I was overwhelmed by the response to last week’s Raising Readers post about Donalyn Miller’s The Book Whisperer, with its emphasis on relabeling “struggling” readers as Developing Readers. The blog received unprecedented (for me!) traffic, and I made lots of new educator and parent friends. The discussions this post spurred both on and offline will surely go on to help hundreds of developing readers reach their full potential. I want to thank you all for reading and sharing – and a special thanks to Ms. Miller herself for taking the time to read, comment on, and share my post!
As promised, this week we will continue discussing the import of The Book Whisperer for parents. Specifically, let’s talk about those parents who have children labelled “Reluctant Readers.”
Parents of these children dread the Reading Log. Having to convince their child to read for 20 minutes a night is discouraging chore. What I hear from friends is “He CAN read just fine. He just doesn’t LIKE to read.” Sound familiar?
For some students, this a phase they pass through as their reading skills become stronger, or until certain genre or series grabs their attention and shows them how enjoyable reading can be. For others, it simply becomes a lifestyle. They read when they HAVE to, and never because they WANT to.
(I recently featured a guest post by children’s author Tara Lazar about her own experience raising a reluctant reader. You can check it out here.)
I do not have the space here to discuss all the reasons why not reading is a problem. Some of you won’t think that it is. As a matter of fact, schools often don’t see it as a problem, either. At least, not one they have the resources to address.
As long as these kids pass the state assessments and get decent classroom grades, their enjoyment of books is of no concern.
The real energy of the education system goes into the kids who are under-performing, or possibly into those who excel. The students who are holding their own and doing just fine are left to do just that.
We’ve been calling them “Reluctant Readers.” Ms. Miller’s book suggests we call them instead Dormant Readers. There is are readers inside them, ready to awaken, given the right conditions. It’s now our job to create those conditions. Here’s how to get started:
1. Talk with your child’s teachers about your concerns.Teachers who care, who want to inspire these kids, can be very influential in changing Dormant Readers into avid readers! It might not be the language arts or homeroom teacher who connects with your child – so make sure to bring it up with a favorite coach, art teacher, band director, etc.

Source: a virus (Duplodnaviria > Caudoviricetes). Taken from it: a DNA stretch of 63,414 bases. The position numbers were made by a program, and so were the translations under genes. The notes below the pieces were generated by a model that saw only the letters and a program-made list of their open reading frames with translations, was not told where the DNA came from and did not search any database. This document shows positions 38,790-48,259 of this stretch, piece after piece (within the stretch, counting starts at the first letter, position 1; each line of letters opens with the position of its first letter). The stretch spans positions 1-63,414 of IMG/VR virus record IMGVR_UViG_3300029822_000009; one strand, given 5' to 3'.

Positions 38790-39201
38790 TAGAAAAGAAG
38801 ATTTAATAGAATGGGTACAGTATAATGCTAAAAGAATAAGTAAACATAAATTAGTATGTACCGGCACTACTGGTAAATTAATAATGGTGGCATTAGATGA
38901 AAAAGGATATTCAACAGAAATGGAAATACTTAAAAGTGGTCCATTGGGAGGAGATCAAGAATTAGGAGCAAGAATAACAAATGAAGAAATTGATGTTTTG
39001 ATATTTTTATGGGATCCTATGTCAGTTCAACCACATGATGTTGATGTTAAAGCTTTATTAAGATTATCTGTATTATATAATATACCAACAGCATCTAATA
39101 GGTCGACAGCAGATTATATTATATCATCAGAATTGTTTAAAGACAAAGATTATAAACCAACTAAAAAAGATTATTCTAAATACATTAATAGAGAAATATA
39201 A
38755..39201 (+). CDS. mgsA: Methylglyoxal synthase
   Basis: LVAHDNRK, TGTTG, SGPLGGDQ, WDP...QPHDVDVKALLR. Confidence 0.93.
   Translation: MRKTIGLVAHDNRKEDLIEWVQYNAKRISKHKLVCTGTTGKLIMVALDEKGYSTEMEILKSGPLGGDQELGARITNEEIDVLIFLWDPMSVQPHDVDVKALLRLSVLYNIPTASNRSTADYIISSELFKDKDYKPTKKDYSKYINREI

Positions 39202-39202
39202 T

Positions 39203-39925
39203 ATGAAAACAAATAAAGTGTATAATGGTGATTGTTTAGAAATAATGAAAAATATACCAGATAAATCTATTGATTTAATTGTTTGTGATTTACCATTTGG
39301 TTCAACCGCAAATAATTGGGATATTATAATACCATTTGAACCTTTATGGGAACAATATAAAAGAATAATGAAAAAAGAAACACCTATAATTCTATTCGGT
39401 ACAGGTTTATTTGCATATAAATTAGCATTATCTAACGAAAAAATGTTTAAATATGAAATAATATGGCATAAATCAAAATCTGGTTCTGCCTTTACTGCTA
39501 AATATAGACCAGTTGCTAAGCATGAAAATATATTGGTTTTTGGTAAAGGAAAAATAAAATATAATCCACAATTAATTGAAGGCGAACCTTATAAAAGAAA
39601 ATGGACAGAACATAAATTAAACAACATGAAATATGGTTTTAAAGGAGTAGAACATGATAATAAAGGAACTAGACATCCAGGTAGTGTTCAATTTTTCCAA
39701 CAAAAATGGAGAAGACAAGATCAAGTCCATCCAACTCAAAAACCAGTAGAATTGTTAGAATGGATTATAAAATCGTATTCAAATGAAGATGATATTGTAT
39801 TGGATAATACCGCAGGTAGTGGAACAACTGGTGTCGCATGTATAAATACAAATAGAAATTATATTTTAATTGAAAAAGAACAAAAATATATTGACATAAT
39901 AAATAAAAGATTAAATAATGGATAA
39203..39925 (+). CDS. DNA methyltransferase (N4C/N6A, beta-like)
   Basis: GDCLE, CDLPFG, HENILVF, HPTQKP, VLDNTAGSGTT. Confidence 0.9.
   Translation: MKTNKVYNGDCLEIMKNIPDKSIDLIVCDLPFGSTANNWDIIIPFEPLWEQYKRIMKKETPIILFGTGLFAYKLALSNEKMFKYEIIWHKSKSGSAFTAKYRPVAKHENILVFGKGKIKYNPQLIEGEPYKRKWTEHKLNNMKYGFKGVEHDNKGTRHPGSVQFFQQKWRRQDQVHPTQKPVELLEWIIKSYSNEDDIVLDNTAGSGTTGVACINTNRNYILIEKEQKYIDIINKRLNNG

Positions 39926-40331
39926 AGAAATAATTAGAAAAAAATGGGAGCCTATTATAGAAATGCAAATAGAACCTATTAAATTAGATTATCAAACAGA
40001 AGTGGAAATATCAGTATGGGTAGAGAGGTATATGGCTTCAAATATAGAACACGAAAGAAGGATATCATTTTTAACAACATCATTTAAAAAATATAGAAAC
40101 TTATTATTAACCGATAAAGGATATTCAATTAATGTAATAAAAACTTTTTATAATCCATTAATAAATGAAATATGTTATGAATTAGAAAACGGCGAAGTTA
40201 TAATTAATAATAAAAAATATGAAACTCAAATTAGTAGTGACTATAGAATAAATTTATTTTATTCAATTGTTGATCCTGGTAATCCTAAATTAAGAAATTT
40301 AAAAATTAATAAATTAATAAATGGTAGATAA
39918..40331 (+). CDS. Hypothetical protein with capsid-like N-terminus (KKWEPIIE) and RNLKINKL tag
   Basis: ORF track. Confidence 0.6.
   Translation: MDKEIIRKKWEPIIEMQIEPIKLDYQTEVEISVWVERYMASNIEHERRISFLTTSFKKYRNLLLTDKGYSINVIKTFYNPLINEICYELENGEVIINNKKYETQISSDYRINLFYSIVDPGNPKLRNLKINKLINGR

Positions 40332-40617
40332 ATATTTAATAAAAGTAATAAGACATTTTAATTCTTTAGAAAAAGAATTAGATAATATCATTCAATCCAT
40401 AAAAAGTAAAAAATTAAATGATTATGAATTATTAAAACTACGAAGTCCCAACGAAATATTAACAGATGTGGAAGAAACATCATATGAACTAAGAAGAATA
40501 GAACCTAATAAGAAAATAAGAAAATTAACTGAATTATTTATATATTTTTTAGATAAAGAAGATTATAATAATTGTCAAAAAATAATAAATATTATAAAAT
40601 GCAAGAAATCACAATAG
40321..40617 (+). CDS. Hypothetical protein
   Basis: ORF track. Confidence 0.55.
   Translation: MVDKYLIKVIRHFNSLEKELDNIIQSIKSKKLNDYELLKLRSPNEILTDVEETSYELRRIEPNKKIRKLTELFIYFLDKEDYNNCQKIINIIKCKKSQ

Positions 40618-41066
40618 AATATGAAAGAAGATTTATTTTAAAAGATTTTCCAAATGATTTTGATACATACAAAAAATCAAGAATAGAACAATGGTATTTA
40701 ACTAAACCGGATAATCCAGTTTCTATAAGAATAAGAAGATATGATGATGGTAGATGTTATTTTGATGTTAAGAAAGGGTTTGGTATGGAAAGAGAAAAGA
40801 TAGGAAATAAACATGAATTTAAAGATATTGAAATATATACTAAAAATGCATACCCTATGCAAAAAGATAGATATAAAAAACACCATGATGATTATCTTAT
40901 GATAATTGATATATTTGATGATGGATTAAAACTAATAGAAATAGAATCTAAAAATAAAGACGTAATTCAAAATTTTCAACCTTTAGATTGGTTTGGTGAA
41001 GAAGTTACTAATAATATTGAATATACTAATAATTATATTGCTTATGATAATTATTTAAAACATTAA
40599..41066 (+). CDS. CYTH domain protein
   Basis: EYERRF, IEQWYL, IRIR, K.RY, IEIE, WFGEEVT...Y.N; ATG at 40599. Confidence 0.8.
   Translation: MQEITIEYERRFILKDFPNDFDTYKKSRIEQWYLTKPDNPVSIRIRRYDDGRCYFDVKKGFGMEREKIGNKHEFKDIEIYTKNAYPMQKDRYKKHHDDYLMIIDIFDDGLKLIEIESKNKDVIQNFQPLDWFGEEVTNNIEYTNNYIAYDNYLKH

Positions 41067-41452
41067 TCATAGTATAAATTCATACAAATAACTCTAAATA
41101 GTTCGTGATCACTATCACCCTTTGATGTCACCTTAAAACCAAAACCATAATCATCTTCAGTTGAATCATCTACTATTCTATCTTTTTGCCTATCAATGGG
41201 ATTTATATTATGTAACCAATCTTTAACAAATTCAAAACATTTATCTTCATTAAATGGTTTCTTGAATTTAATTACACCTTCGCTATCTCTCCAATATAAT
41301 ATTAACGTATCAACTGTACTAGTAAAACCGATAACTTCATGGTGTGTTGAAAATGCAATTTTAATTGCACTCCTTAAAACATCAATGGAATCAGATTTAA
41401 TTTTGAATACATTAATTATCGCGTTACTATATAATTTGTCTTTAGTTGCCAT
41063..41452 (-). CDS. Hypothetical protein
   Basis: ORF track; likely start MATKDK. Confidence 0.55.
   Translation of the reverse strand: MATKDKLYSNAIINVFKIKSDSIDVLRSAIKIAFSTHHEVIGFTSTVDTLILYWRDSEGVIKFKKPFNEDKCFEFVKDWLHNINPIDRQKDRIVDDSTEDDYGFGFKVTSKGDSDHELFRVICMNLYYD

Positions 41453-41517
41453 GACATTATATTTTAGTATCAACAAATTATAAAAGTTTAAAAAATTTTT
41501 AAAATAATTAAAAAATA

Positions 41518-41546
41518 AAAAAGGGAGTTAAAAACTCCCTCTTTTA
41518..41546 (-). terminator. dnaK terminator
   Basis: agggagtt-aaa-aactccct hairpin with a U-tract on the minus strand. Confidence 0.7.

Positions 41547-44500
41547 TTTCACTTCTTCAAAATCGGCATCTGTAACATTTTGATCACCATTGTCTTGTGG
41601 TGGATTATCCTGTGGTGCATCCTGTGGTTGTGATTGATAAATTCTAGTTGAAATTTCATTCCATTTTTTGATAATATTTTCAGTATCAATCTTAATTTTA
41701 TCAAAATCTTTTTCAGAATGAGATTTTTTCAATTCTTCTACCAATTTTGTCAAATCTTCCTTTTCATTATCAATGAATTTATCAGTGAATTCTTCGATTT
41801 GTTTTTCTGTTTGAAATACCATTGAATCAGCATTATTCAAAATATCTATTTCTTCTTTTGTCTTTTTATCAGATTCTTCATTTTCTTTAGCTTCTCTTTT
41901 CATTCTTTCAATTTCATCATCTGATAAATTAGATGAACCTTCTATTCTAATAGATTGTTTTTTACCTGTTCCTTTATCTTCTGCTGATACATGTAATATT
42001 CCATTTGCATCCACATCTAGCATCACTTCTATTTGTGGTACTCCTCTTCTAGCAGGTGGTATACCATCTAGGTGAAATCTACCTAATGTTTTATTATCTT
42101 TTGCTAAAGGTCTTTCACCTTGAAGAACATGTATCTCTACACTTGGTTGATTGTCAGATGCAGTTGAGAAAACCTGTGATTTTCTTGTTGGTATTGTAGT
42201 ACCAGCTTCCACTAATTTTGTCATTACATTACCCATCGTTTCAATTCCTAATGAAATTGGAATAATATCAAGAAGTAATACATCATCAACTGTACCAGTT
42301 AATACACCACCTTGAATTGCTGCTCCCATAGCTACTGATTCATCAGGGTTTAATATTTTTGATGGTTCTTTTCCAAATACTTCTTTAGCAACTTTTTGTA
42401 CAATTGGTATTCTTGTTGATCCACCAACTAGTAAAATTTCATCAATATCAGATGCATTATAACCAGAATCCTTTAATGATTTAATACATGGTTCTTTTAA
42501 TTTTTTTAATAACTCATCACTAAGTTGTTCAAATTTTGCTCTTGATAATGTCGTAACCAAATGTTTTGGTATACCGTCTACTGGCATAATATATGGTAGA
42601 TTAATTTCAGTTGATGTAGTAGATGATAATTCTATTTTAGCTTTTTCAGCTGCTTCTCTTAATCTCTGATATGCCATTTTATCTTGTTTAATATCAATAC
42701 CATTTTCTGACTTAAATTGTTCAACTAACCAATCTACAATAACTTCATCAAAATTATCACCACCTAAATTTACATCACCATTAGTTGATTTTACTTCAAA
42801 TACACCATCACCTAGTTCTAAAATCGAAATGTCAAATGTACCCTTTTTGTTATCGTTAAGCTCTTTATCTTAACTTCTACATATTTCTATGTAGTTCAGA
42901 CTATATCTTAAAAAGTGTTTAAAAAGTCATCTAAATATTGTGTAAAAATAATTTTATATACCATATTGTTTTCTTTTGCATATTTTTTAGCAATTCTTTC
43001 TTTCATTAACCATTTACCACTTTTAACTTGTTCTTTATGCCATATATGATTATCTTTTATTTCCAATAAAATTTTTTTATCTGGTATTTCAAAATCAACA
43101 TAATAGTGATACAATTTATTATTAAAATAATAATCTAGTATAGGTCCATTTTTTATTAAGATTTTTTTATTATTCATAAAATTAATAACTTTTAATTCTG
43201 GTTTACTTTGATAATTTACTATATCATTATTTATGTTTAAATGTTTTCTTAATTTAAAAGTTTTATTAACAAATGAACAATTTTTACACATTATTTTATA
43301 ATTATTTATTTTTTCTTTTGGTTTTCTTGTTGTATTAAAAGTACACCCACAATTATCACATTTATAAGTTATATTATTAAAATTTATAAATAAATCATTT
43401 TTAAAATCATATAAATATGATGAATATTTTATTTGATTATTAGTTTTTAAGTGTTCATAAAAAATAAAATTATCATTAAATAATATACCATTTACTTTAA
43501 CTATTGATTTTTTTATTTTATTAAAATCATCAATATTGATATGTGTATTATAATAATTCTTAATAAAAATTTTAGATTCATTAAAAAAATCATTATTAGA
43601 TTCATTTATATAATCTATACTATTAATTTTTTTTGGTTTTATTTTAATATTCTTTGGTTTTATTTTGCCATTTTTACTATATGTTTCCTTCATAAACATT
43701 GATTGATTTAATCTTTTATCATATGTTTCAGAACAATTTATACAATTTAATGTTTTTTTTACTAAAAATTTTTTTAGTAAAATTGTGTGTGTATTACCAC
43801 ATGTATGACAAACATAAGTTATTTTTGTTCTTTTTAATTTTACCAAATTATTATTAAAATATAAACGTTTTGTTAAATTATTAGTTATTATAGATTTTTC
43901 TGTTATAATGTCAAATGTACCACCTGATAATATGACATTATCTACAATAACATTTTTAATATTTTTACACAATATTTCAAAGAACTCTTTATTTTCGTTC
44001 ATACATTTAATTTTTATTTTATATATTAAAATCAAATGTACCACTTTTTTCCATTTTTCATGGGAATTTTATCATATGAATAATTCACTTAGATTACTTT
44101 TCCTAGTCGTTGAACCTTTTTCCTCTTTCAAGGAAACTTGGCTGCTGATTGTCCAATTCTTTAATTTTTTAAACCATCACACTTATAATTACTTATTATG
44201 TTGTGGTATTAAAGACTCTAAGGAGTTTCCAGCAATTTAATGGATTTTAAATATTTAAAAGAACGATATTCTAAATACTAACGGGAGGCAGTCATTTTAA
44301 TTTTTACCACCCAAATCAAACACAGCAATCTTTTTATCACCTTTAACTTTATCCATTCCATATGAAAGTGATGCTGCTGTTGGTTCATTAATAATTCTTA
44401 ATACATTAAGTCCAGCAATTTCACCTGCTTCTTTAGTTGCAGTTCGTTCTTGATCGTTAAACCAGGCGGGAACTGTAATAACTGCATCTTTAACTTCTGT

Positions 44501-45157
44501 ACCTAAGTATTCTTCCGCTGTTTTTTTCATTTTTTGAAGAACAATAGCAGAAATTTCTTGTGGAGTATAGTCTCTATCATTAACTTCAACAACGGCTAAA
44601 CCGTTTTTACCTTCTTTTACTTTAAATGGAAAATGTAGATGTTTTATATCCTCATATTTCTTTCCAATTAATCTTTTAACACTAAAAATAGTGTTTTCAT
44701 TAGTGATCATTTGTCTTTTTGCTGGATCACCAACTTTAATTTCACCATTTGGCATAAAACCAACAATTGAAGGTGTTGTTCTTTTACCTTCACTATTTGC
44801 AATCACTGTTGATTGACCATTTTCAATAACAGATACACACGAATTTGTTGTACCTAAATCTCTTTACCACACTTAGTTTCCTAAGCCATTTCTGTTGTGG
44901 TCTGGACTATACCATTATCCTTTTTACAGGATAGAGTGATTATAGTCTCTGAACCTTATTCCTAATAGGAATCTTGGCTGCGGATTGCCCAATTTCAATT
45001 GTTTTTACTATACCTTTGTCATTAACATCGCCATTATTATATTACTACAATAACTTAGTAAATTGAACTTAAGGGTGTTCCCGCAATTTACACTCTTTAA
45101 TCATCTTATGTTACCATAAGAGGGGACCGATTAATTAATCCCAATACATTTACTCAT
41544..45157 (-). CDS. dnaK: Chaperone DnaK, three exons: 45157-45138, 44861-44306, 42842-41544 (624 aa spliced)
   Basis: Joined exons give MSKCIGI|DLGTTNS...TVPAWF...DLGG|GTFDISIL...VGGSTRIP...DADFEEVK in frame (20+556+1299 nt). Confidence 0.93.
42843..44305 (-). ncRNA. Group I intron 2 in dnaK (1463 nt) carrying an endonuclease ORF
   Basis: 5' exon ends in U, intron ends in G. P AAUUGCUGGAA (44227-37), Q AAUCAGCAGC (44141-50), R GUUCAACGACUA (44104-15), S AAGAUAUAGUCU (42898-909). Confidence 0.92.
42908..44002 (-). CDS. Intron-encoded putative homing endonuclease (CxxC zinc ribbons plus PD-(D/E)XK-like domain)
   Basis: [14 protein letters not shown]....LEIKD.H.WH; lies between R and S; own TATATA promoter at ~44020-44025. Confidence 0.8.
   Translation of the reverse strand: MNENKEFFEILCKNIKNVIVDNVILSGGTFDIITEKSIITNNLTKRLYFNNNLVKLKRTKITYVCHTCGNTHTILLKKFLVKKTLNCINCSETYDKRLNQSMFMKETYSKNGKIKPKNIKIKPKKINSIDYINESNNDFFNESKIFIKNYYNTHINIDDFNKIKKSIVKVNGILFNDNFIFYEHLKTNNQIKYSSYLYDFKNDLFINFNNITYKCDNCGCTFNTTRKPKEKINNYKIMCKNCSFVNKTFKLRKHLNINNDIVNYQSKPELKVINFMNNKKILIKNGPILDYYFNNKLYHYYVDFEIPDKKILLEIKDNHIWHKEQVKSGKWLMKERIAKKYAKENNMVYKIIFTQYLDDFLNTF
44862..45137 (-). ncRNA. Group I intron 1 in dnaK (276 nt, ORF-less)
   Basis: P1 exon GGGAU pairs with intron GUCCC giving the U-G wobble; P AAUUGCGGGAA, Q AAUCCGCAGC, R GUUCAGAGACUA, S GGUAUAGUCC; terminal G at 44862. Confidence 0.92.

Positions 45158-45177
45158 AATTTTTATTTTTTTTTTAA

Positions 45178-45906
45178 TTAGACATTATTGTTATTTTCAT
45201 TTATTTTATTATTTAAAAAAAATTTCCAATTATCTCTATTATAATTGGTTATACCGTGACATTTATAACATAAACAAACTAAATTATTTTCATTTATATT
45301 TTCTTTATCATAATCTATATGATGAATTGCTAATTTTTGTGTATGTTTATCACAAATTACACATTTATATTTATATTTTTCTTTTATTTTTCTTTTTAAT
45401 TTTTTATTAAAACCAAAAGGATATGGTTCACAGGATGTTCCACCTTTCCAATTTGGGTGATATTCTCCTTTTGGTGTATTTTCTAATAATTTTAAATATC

2. Build a relationship between your child and a librarian. Today’s librarians are more than shush-ers and shelvers! They are living, breathing treasure troves of knowledge about all there is to read. A good librarian can help your child discover his interests, order books from other libraries, access free e-books from anywhere, discover magazines, websites, and discussion groups. (BTW, librarians, if you are looking for more ways to inspire these dormant readers, check out School Library Journal’s webcast on Engaging the Reluctant Reader on October 16th.)
3. Read together! Whether you are reading aloud with your child or cuddling up on the couch with one bowl of snacks and two entirely different books, spending time reading together makes a big impression on your child. It shows you think reading is important AND fun. It shows that you think your child is important and fun, too. (For more on setting the right example, see CopyCat Kids.)
4. Pay attention to the Rights of the Reader. Kids often feel there is a right or wrong way to read, as well as right and wrong books to read. Give your dormant reader freedom to read when, where, what and how he likes and you may see a change in his willingness to read. This very popular poster of the Rights of the Reader coined by author Daniel Pennac is available to download from Walker Books, Ltd of London.
5. Check The Book Whisperer out of the Library: Or purchase a copy of your own. If nothing else, read the chapter called Walking the Walk to learn how you can change your reading habits to positively influence the children in your life. Then, check out the awesome Appendix B. Sound boring? It’s also called The Ultimate Library List and it will go a long way to guide you, and your child, toward great reads that inspire further reading!
I can’t wait to read all your comments and have some more chats here, on twitter, and in “real life” about these ideas. Please read, comment, share – and most of all, keep on #RaisingReaders!!